On March 22, former New Mexico Governor Susana Martinez gave a virtual presentation, “It’s a Different World Out There: Leadership in the States,” as the 34th recipient of the Mary Louise Smith Chair in Women and Politics.
Martinez began her presentation by thanking the Catt Center for being invited to speak during the center’s 30th anniversary year.
She then shared the story of her own political journey from prosecutor to New Mexico governor and the challenges she faced while in the governor’s office, and explained that finding bipartisan solutions was how they achieved success.
“We had healthy debates, but at the end of the day, through advocacy, through compromise, through understanding where each other was coming from, we were able to pass laws that were beneficial to the people of this great state.”
She urged the listeners to be leaders in their community organizations, political offices or businesses and to reach across the aisle and see what can be accomplished.
During the question and answer session, Martinez was asked what advice she would give her colleagues in Washington, D.C., to move the country forward. In her answer, she stressed the importance of making data-driven decisions, creating relationships that lead to conversations and finding areas of agreement.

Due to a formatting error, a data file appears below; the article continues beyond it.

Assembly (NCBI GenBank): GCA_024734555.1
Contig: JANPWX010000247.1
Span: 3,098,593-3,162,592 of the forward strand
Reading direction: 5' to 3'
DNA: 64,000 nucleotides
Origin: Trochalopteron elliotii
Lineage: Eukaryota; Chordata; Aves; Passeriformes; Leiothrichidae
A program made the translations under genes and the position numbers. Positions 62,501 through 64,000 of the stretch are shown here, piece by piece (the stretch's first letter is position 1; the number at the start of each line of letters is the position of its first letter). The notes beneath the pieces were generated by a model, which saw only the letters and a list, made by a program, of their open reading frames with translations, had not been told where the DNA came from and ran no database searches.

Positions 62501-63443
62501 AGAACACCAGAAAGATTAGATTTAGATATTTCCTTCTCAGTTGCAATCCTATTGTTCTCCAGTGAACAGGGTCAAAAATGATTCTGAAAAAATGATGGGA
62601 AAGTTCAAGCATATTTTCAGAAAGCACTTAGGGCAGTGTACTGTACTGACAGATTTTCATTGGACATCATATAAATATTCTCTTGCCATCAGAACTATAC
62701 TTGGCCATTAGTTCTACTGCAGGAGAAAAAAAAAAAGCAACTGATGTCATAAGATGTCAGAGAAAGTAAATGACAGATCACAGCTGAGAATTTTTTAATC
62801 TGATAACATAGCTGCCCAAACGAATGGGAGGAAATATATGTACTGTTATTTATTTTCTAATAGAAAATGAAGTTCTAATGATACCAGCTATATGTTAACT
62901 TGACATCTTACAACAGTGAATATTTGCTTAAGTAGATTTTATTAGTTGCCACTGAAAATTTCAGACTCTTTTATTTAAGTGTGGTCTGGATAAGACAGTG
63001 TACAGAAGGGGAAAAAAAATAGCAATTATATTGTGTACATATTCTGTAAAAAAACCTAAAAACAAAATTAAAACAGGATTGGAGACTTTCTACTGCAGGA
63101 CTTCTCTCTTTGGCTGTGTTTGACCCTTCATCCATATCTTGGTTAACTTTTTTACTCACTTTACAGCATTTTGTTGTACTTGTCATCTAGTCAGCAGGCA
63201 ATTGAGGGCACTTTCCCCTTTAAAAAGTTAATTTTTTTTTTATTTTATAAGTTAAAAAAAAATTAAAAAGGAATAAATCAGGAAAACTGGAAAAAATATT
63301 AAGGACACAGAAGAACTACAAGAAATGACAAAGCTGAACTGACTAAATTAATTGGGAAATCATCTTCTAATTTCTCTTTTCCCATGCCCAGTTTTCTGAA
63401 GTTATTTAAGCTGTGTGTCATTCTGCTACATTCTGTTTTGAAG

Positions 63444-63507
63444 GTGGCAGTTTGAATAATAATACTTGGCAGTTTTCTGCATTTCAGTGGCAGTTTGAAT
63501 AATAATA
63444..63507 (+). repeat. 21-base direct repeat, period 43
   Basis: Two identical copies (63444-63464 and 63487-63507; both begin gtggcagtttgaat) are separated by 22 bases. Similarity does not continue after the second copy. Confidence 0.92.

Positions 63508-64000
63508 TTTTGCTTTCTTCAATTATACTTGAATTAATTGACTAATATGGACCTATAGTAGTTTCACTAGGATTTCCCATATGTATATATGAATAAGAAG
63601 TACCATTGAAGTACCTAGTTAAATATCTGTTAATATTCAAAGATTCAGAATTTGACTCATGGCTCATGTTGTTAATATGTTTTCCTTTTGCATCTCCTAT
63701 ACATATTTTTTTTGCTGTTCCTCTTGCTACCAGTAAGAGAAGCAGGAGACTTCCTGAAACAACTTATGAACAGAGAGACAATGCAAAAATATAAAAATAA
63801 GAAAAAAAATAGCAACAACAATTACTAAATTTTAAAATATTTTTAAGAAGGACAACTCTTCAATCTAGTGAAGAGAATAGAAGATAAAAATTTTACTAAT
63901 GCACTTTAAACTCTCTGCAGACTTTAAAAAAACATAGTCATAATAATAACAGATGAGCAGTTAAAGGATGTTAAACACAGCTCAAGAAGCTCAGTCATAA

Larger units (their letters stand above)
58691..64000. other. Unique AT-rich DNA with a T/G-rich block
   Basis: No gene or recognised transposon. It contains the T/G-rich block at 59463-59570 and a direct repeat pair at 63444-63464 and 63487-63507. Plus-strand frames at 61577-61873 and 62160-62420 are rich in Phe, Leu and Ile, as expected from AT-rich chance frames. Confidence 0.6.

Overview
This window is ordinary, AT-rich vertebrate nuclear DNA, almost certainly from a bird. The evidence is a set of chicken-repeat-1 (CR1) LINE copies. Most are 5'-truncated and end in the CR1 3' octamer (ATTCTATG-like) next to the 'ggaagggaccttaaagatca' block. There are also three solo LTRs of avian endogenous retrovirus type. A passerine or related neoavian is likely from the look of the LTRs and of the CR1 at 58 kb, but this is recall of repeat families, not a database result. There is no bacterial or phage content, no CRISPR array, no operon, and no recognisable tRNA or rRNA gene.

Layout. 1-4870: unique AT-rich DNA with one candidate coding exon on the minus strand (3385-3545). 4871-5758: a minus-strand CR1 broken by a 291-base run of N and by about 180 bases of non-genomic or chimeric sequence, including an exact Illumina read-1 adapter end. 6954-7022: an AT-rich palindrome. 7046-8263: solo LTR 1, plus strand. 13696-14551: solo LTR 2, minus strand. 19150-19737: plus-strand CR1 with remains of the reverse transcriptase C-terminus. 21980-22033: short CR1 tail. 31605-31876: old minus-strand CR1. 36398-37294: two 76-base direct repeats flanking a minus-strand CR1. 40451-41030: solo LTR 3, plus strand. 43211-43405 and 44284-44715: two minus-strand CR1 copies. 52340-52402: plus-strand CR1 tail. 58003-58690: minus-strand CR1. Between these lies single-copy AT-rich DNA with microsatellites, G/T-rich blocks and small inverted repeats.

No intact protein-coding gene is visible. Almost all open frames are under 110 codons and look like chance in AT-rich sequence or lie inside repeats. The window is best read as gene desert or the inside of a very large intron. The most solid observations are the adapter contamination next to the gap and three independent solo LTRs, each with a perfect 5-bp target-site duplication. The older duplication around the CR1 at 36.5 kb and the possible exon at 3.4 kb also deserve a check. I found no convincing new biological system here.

When asked about voting reforms, Martinez said, “That’s a big question, because there’s lots of reform discussion in a variety of ways.” Agreeing that voting should be made more accessible, she expressed support for the expansion of the number of days to allow voting, the hours that polls are open and the number of voting locations. She shared her concerns about the security of other practices such as sending ballots to every household where a registered voter is supposed to reside and ballot drop boxes.
Another listener asked how voters and leaders can counter the flood of false information seen in politics today. In her answer, Martinez said social media has made it too easy to share information that may or may not be true and that Americans need to do a better job of differentiating truth from fiction.
“It takes you five seconds to type something in and it’s not true, and then push it out and sometimes people believe when they read it – whether it be in social media or the newspaper or hear it on TV – it must be true. And I’m here to tell you that’s not true,” she said. Martinez added that one of the most important things we can do to counter false information is vote those who spread it out of office.
Martinez was also asked about the future of the Republican Party and how it can expand its voter base. She used her own switch from the Democratic Party to the Republican Party as an example of how she believes that the Republican Party welcomes conservatives from many backgrounds. She also said that both the Democratic and Republican parties should not take voters for granted.
“We are conservative people at times and liberal people at times, we are all colors and stripes, all of us can think different.”
Martinez’s lecture was sponsored by the Carrie Chapman Catt Center for Women and Politics, the Department of Political Science and the ISU Committee on Lectures. A recording of the lecture is available on the Lectures Program website for viewers with an Iowa State login.